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    It is better than the stumpy in pretty much every way but I want to use it for all types of riding, not just down Hill. It was the first ride, I"m acclimating to the bike as well as tweaking the set-up. I spent most of the ride adjusting things. I'm not quite there. I changed the stem and have been fooliing around with spacers, all of which made gigantic changes to the riding characteristics. I rode a nomad for a few days this past fall (blasphemous?) and didn't have that issue but then again I don't think it was sporting more than 150mm of travel

  4. #4
    what's that rattle?
    Reputation: Blofeld's Avatar
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    Congrats on the new Guapo! I know what you're saying about regretting not waiting for a 2009 model, though, esp. with the blingy new kit. I wouldn't even mind giving some CB wheels a beta test...but I digress.

    Was actually thinking about different forks while out on the Guapo tonight. I picked the 36 Talas for climbing, but in 100mm mode my weight is so far forward the back wheel spins out. A Totem might be worth a try to get the BB up a little bit, and dropping the front end with the U-Turn/2-Step would still keep the a2c out of the stupid-low range.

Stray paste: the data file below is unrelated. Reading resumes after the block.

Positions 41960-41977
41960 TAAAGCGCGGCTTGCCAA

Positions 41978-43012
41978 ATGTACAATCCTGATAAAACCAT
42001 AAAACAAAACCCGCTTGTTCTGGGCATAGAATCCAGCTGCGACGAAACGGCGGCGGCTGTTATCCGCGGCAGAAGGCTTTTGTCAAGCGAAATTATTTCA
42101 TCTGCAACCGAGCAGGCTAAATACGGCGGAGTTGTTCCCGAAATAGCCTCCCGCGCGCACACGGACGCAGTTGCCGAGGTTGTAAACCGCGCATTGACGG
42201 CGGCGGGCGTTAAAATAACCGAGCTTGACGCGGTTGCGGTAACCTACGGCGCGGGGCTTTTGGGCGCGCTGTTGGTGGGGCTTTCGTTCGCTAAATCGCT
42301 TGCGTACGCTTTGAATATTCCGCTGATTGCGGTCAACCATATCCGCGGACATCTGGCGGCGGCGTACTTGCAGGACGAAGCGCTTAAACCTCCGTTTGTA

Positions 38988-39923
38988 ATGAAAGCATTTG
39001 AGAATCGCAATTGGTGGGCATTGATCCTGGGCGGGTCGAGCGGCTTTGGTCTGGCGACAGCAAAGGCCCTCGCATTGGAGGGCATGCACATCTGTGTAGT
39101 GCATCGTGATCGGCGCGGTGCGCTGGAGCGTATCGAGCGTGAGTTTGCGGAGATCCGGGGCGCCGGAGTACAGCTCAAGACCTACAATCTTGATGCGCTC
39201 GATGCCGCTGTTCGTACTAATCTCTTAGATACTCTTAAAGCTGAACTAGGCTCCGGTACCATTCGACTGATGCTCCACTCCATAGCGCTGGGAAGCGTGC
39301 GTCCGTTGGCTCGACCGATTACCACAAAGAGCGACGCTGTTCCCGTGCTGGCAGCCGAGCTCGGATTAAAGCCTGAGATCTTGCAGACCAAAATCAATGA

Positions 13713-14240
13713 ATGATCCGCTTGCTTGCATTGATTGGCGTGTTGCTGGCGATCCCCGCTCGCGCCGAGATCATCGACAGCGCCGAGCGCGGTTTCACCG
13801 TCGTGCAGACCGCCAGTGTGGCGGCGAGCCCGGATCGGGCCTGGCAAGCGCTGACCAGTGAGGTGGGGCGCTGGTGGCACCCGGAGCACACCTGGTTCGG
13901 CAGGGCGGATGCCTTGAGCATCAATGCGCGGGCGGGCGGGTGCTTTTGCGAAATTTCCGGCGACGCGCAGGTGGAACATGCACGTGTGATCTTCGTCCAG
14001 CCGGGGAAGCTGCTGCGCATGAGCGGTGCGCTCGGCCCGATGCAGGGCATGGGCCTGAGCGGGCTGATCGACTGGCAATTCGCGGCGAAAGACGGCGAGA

5. #5
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    Smile

    Thanks Bro! . But first, I'll wait till things are completely dialed in and broken in before changing anything. I haven't had time to ride the bike on all types of trails. I will say that it pedals great and there is absolutely no bob what-so-ever. I took it through some pretty rough rock gardens and it had the perfect amount of plushness, which is to say I felt connect to the trail regardless. I haven't taken it off any drops yet but I know it'll be fine there. Great climber, I was surprised how well it pedaled up steep climbs even after reading all the reviews. It also rails tight turns great. I actually thought the Lyrik felt great but wondered what dropping the travel a bit would do for the steering in more level rocky situations.